[BreachExchange] Business Cybersecurity Strategy
audrey at riskbasedsecurity.com
Fri Feb 9 15:20:52 EST 2018
In the last decade there have been a growing number of cyber-attacks on
A huge range of organisations and companies around the world have been
affected by the WannaCry ransomware cyber attack, described by the EU's law
enforcement agency as "unprecedented".
>From "cyberwar" to "hacktivism", there have been some of the major
cyber-attacks over the past 10 years. The Petya ransomware attack which
took place in June 2017 paralysed thousands of companies worldwide, and
this attack reinforced the new EU cyber legislation.
Firms that are breaching the EU’s General Data Protection Regulation (GDPR)
next year could be fined up to €20m (£18m).
This new law is now beginning to make cyber security a crucial issue for
However, we have found that on average, while 93% of businesses surveyed
regard it as important, only 56% have established a formal cyber security
The Board is ultimately accountable for the protection of corporate
systems. Therefore, they need to develop a cyber security policy, regularly
audit their IT systems, educate their staff, review supplier contracts and
incorporate about cyber insurance.
Analyse the Risks
Directors need to ask themselves and all Board members: how confident are
they that their business information assets are protected? Who might
compromise their security? What forms might the threat take? What effects
could an attack have? Have they had analysis of their business’s systems
and had a report completed and how long ago was this done?
Completing this work will help your business to implement suitable controls
and determine what good practice looks like. Repeat the procedure
regularly, continually reassessing the effectiveness of your measures. If a
third party manages your IT services, review your agreements with it and
ensure that those handling your data also apply these controls.
Understand and Follow the Law
Ensuring that your business follows the strict data protection principles
outlined by the Information Commissioner’s Office (ico.org.uk) and enforced
by the Data Protection Act 1998 will help to shield it from attacks,
prosecutions, fines and reputational harm.
These stipulate that the data held and processed by your firm must be kept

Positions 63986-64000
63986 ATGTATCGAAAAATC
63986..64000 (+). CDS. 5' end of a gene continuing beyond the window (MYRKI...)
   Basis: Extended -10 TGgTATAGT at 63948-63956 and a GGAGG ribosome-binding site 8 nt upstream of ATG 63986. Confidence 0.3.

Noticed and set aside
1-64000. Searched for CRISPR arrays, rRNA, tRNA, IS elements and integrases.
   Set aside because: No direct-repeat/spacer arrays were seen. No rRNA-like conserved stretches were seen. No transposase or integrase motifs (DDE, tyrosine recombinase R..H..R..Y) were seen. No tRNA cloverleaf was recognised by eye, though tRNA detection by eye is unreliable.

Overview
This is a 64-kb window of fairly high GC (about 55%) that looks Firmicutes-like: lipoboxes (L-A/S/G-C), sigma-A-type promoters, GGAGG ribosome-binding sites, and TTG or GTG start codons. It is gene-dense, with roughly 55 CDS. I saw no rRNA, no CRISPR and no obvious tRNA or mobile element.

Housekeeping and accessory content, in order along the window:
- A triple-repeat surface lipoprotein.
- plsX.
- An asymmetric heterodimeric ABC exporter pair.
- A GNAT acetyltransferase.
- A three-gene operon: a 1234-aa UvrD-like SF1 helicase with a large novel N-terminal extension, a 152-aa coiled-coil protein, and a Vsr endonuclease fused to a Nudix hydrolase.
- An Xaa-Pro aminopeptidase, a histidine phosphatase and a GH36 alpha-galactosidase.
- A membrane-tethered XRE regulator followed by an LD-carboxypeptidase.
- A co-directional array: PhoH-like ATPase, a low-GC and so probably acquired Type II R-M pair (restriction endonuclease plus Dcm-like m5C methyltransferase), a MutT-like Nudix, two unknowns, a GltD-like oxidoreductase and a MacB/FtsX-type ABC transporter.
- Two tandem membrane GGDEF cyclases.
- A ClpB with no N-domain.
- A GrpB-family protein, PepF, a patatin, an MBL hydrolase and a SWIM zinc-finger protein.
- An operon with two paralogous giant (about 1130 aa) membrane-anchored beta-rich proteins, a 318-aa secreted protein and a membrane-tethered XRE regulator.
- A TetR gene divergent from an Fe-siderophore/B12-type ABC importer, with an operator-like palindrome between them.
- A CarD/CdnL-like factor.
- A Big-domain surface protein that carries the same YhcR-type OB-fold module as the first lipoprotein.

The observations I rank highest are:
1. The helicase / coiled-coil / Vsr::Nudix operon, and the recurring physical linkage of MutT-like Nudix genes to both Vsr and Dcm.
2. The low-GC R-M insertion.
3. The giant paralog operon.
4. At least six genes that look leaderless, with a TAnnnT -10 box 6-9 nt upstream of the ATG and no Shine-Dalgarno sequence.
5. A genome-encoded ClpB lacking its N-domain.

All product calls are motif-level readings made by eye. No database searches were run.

securely; be used fairly and lawfully for specific, limited purposes; and
not be moved outside the EEA without adequate protection.
Also, planning and implementing the changes that your firm needs to make to
comply with the GDPR now will ensure its readiness for the legislation when
this comes into force in 2018.
Getting the Fundamentals Right
Applying basic, effective measures to protect your company’s systems will
mitigate many of its cyber risks. You should download and install software
updates as soon as these become available, as they often contain security
Similarly, use strong passwords; delete all suspicious emails, which could
contain malware or be phishing attempts; and always use up-to-date
One of the most crucial measure is to train all staff in these basics and
keep them abreast of the latest threats. Human error is often at the root
of a breach, the mere opening of an email attachment by an unwitting
employee could cause one.
You therefore need to develop a security-aware culture. The government’s
Cyber Essentials scheme sets out five controls that would help to reduce
cyber-attacks on your company.
Cyber Security Insurance
Insurance is not yet widely viewed as a cyber security measure. Indeed,
only 22 per cent of business we have spoken to have taken out such cover
for their firms.
But products in this area can insure against a range of risks, including
network security liability, data and software damage, business
interruptions and reputational harm.
Although some events, including the theft of intellectual property, remain
uninsurable because the associated losses are hard to prove and/or
quantify, insurance is likely to feature heavily in any effective cyber
strategy in the near future.
We think that the UK should take more of a lead in this area and that the
UK government should have standards that should be implemented to enhance
Cyber Essentials with a Cyber Audit regulation, which we think is very
important once the UK leaves the EU.
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